Star Wars: The Clone Wars’ first arc gave us insight into the damage its titular perpetual conflict was having on the soldiers on its front line. Its second is taking a step back, examining the people behind those front lines, and Ahsoka Tano is beginning to realise the world outside her old window is not as bright as she thought it was.
Last week’s episode introduced us, and the newly exiled Ahsoka, to the Coruscanti underworld, and the people struggling to make ends meet there now that the Jedi’s focus is not on helping the people it’s sworn to defend, but commanding the Grand Armies of the Galactic Republic. In particular, it introduced us to the Martez sisters: hopeful pilot Trace, and her older, blunter sister Rafa.
While both have been hit hard by the unkind world they’ve been thrust into due to the Clone War ravaging the galaxy, Trace at least keeps some sense of optimism that one day she and her sister will be free of their debts and fly away from Coruscant, the war, and their troubles. But Rafa, unburdened by the innocent of Trace’s youth, has realised she and her sister are going to have to adapt to some harsh realities of the galaxy in order to make that escape—realities that, for now, are serving only to plunge them both ever deeper into its darkest clutches.
“Deal No Deal” sees Rafa bring Trace (and, reluctantly, Ahsoka, who cannot shake her desire to help others even as she tries to distance herself to avoid revealing her past) along on another of these harsh realities. In order to try and pay off some of their debts to a local gangster, she recruits Trace and the ship she’s dedicated her time to building for a courier job that takes them to the mining world of Kessel. It doesn’t take Ahsoka’s worldly knowledge granted from tutelage as a Jedi for us to figure out quickly where it’s going: Rafa has gotten her sister into the dangerous, grim, and exploitative world of spice smuggling.
The arc of the episode from that point on becomes a slow unravelling of the desperate scheme Rafa’s put together. Not just because Trace’s piloting skills are not quite as vaunted as she had boasted to her new best friend Ahsoka, but because the layers upon layers of twists and double-crosses Rafa has baked into her plan in an attempt to get the most credits out of it possible means the minute things start going wrong—and with spice, that’s pretty much guaranteed—everything feels doomed to collapse before their eyes.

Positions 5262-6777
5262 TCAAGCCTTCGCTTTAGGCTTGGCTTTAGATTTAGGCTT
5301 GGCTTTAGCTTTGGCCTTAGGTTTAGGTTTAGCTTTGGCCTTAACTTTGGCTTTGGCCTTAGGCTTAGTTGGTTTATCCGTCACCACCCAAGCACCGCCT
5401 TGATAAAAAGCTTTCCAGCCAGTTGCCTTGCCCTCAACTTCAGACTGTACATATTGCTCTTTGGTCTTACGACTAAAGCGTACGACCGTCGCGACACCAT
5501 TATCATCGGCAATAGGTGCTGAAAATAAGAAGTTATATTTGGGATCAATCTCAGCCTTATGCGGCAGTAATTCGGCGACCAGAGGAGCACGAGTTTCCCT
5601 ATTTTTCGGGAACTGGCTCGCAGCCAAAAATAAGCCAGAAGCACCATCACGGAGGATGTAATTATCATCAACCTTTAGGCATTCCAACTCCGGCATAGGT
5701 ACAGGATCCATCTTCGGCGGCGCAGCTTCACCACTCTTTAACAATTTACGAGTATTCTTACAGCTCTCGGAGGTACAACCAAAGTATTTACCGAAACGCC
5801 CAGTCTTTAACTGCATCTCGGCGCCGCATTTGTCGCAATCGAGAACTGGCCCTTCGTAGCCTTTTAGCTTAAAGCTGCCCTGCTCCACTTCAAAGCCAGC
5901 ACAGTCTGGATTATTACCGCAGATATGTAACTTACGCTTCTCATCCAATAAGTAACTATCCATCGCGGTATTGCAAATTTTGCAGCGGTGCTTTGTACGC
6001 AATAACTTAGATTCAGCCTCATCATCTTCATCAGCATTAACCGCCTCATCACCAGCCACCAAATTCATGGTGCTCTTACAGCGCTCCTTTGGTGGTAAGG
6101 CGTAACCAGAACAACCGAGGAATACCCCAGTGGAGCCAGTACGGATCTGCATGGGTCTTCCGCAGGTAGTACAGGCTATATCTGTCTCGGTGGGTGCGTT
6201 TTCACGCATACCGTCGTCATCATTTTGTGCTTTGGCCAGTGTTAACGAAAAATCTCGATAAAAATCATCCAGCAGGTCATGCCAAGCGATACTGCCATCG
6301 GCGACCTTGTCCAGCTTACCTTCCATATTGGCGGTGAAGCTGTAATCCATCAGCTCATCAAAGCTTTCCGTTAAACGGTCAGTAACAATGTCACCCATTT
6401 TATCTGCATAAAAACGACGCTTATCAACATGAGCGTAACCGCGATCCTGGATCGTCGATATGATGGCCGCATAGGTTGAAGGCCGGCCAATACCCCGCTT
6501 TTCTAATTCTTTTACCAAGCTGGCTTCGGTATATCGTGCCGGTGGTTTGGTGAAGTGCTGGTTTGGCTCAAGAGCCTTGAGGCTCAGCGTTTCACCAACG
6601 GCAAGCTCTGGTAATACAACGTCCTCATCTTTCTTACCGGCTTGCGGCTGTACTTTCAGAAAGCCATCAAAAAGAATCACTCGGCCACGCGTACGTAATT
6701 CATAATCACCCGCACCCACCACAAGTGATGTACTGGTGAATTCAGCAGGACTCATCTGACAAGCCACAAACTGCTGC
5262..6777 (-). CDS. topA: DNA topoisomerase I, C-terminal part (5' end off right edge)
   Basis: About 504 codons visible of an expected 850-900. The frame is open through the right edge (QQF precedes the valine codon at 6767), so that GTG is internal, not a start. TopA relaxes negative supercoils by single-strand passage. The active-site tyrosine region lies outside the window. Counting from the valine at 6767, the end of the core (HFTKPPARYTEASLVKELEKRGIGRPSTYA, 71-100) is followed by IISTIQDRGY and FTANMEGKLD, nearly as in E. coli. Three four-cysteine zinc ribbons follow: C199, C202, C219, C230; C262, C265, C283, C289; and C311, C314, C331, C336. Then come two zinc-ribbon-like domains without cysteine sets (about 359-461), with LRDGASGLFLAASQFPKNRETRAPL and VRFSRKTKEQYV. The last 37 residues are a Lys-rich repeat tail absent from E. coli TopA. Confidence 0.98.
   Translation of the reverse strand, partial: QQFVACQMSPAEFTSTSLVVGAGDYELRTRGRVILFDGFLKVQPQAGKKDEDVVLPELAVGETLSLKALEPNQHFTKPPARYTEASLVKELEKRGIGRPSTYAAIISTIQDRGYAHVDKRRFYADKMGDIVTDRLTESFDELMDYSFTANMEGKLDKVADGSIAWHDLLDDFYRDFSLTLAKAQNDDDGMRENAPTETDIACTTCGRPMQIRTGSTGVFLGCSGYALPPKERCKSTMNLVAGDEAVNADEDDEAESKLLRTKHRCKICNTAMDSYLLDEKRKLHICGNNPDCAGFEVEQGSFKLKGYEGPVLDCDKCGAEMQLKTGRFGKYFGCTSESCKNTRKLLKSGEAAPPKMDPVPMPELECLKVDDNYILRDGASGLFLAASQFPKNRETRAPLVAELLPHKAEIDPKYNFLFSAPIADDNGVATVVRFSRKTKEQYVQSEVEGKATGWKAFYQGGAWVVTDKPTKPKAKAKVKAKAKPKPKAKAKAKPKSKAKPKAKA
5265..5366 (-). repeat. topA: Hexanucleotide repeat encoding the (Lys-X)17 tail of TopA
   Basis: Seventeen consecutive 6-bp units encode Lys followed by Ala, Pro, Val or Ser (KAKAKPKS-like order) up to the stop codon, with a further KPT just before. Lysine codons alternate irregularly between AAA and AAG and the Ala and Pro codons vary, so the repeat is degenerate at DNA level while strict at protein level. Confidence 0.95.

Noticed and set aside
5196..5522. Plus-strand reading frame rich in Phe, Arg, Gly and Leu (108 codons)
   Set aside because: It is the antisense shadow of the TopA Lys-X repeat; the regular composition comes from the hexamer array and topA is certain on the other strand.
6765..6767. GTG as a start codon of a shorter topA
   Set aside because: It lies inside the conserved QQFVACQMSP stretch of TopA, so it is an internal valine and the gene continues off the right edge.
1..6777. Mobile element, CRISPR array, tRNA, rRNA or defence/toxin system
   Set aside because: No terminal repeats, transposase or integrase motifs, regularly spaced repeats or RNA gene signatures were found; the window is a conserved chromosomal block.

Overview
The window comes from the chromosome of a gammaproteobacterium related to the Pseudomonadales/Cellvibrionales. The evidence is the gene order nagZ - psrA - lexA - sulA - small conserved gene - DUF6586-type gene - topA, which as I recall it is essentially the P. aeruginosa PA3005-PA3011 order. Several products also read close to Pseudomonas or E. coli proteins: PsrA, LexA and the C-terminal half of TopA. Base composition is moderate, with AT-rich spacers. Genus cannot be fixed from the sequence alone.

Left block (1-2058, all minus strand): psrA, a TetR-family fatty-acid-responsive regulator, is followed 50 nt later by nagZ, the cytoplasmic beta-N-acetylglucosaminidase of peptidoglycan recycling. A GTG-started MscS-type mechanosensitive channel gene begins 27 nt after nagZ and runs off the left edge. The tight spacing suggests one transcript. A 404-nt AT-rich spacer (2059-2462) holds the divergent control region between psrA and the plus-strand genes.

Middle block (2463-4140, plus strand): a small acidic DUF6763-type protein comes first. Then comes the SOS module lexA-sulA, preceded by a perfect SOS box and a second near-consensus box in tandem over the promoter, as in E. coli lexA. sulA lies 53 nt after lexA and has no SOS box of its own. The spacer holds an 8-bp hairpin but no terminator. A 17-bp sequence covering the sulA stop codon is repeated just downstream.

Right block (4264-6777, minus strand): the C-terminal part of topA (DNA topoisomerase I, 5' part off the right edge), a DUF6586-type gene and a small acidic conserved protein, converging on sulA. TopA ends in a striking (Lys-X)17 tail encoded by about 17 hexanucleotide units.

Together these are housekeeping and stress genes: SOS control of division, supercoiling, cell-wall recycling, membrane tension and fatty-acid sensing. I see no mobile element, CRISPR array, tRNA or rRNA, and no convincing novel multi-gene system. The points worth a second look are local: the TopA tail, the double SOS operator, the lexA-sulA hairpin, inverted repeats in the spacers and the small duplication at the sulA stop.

First, it’s Trace and Ahsoka’s horror upon realising the slavery Kessel’s spice-mining industry is built upon, leading to an argument between the trio ending with Trace rashly dumping their cargo mid-hyperspace jump. Then, it’s Rafa’s admittance that her real plan was to trade the spice with the Pyke Crime Syndicate, a lethal cabal who wouldn’t just use that spice for nefarious means, but with a rogue ex-Jedi now on the crew, probably wouldn’t mind taking a few kids way in over their heads hostage in the process. Especially when said kids find themselves forced into trying to fleece the Pykes out of their credits with now-empty crates, leading to the cliffhanger of Ahsoka, Trace, and Rafa’s escape cut off by Pyke gunships training their blasters on Trace’s ship.
The rapid spiraling of all these events paints a fascinating picture, not just to show how destabilized the galaxy has become while the Republic turns its eye away from its member worlds and onto the matters of war, but because it shows the kind of person you have to be to survive this chaotic landscape. Rafa, with no other choice to save her and her sister, has been flung into it whether she wants to be or not. You can tell from the get-go just how tragically cynical her worldview has been twisted by the war’s impact, not just for her ethically and structurally rickety scheme, but the way she treats Ahsoka throughout the episode.
Rafa is so unwilling to believe that someone could want to help her and her sister out of the kindness of their heart that she constantly needles Ahsoka with questions about what her real motivations are for landing on their doorstep, unable to assume anything but another scheming lowlife out to exploit her family for their own gain. And that’s without her realising that, well, she’s doing exactly that to save herself and Trace too, uncaring for her sister’s feelings—nonchalantly reminding her that without the spice, Trace’s beloved ship will have to become collateral, regardless of her dreams of being a pilot. Rafa’s desperation to get out of the unfortunate hole she’s found her family in doesn’t just spiral the situation ever further out of control—it also makes the audience confront the harsh realities the ordinary citizens of Star Wars’ galaxy have to resort to, even as we marvel at the spectacle of grand conflicts, space battles and clashing laser swords abound.
It’s a realisation for Ahsoka as well, not just the state of the galaxy that the Jedi and Republic are now ignoring, but for another reason too: She no longer has the authority being part of that establishment entails. No matter how many times she tries to tell Rafa and Trace just how dangerous a deal they’re getting into, she’s ignored. And every time she tries to find the moral high ground for them—why engage in a business that supports slavery, why not take the supplies and distribute them to medical facilities, why deign to work with a crime syndicate in the first place—she’s constantly batted back down by Rafa and Trace alike with the harsh, simple answer: They can’t afford that high ground if they want to survive in a galaxy at war. The Jedi can afford to moralize as they run headfirst into interstellar conflict, but the people they’ve left behind to deal with the decay and rot that war has brought? This is their reality.
It’s a harsh lesson for our former Padawan to learn. But it’s one she’ll have to, as she continues on her path away from the Jedi Temple.